At first it seemed like no more than a point of light, high in the treetops, and then it was one of many, gradually drifting closer. A firefly perhaps, or some strange species of moth with large wings that glowed in the night. But soon the outline of a woman was unmistakable, bright as if caught in a bubble of twilight, childlike and pretty, but certainly no child.
She swooped down and hovered in front of Lisa, and in a high-pitched voice demanded –
Lisa had no idea. “I’m sorry,” she said. “I can’t understand you.”
The fairy put her hands on her hips and frowned in thought for a bit, then waved her hands and a glittery shower of stars burst around Lisa’s head. “Can you understand me now, Dragon Slayer?”
Lisa could indeed, though the words spoken were certainly not Tayke. She could remember the Tayke word for yes, but it wasn’t the natural word to say. “Yes,” she said, her tongue twisting about the unfamiliar vowel.
“What are you?” the fairy demanded. “You look like a man, but the maidsilver sang for you.”
“Maidsilver?” The word puzzled Lisa, until she recalled the knight saying his armour had been quenched in the blood of a virgin maid. “The sword?”
“Yes. The metal itself has the strength of steel, but in the hands of a maid it comes alive with powerful magic.”
“Well,” another interrupted, “a woman’s hands, that is. Only a man would distinguish a maid from a woman, as if marriage made any difference.”
“Or sex,” a third one said, and many voices burst into laughter around and above Lisa. “Have you had sex?”
“We like sex.”
“Um,” Lisa said. “Are there any male fairies?” she asked, looking around and seeing only what she assumed were females.
“Not at the moment.”
Lisa shook her head. “I don’t understand.”
“We change. As the mood takes us.”
“Sometimes we all change at once.”
“When the leaves fall.”
“Why are you crying?” the first fairy said. “Are you hurt?”
“We can help you,” said another.
“My hand,” Lisa said, holding it up, “but that’s not why I’m crying. My friend is gone. I need to find her.”
“Is she your lover?”
“Shh… They’re just friends.”
The fairy cast another spell that made stars glitter in the air around Lisa’s hand, which immediately improved. “Thank you,” Lisa said. “What is your name?”
They all laughed at that. “Our names are our own,” she said, “but you can call me Acorn.”
“Then thank you, Acorn. Can you help me find my friend?”
“Not without her name.”
“Or a strand of her hair, perhaps.”
“Or the symbol that was burned into her shoulder.”
Lisa looked up, trying to see which fairy had said that, but there were too many of them. “There is no symbol on her shoulder.”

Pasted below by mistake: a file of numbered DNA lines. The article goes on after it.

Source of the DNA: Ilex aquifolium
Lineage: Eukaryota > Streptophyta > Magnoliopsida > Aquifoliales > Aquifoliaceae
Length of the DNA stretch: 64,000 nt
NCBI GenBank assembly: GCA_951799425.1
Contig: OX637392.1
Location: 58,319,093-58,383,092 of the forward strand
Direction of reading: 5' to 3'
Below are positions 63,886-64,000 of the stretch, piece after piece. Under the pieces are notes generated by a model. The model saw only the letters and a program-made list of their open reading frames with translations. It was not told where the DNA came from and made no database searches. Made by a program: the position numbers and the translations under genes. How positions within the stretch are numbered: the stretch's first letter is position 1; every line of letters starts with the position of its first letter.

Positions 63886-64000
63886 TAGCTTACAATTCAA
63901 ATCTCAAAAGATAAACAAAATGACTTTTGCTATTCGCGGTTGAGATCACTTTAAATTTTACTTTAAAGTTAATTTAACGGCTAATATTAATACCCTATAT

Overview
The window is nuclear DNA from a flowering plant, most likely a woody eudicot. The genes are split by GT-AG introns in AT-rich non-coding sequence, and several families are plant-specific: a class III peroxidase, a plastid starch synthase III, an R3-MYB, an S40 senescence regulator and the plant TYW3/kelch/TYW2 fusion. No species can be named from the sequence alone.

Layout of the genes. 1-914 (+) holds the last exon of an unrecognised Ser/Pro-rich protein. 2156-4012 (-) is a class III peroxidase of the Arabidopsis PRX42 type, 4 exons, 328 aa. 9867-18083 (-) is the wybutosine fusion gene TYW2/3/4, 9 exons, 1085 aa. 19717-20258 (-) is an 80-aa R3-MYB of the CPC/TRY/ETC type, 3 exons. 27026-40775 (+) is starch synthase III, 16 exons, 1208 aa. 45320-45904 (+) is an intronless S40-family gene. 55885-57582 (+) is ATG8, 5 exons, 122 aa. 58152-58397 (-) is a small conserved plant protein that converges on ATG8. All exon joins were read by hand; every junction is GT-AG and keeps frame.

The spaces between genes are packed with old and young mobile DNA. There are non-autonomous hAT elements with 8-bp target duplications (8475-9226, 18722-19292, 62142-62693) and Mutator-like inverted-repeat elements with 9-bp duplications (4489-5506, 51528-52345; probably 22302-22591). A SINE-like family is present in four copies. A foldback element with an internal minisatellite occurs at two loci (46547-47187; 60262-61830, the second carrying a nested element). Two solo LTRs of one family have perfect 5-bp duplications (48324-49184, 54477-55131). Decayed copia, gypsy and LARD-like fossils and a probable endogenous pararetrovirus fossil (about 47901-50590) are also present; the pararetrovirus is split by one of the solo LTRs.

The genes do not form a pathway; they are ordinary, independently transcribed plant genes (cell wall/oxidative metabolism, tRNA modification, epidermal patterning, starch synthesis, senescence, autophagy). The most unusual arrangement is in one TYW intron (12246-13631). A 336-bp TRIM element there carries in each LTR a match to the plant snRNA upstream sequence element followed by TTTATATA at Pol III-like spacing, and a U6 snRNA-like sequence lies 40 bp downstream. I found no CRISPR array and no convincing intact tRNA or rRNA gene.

“There is the memory of one,” Acorn said.
Lisa shook her head. “I don’t know her true name. I know her only as Rika. And all I have of her is this.”
There was a collective gasp as Lisa took the book from her bag. “This is her mother’s journal.”
“It is ours!” cried a voice.
“She gave it to us!” cried another.
Acorn shushed them all with a wave. “She gave it to us and we lost it,” she told them. To Lisa she said, “For years we have searched for this book. Not a branch or a leaf has been left undisturbed. A thousand spells have failed to reveal it, and now here it is. Where did you find it?”
“The wizard gave it to me.”
A chorus of horror and whispering fury echoed around her, until Acorn quieted them again. “It was in the Spite?”
Lisa nodded. “Yes.”
Acorn shrugged after a moment’s consideration. “It is here now, and our duty is to deliver it as promised. Fairies, search the forest. Find the girl.”
A hundred fairy lights shot off in different directions, or almost. None went in a straight line, and often they danced about each other playfully for a while before parting again. Only Acorn and a handful of others remained. “Where is Rika’s mother?” Lisa asked.
“She was just here,” Acorn said brightly.
“No, that was in Autumn,” another said. “We danced with her amidst the falling leaves.”
“I heard her song in the valley when the moon was full,” said a third.
Lisa couldn’t help smiling. For all their disagreement, they all believed her to be alive. “What about the Oracle?” she asked. “We were going to see the Oracle. Maybe she can help?”
“The Oracle!” they cried in unison. “Let’s go see the Oracle!”
Acorn laughed. “Yes, let’s. Come, Dragon Slayer. We will light the way.”
And they did, but first Lisa examined the knight and the dragon, assuring herself that both were dead. The dragon, indeed, was nothing but embers, casting a dim orange light across the knight whose silver armour had corroded into rust. The silver sword, however, gleamed as brilliantly as ever, and was cool now to the touch. She could almost hear its maidsilver song as she held it again. “I think I’ll keep you,” she said.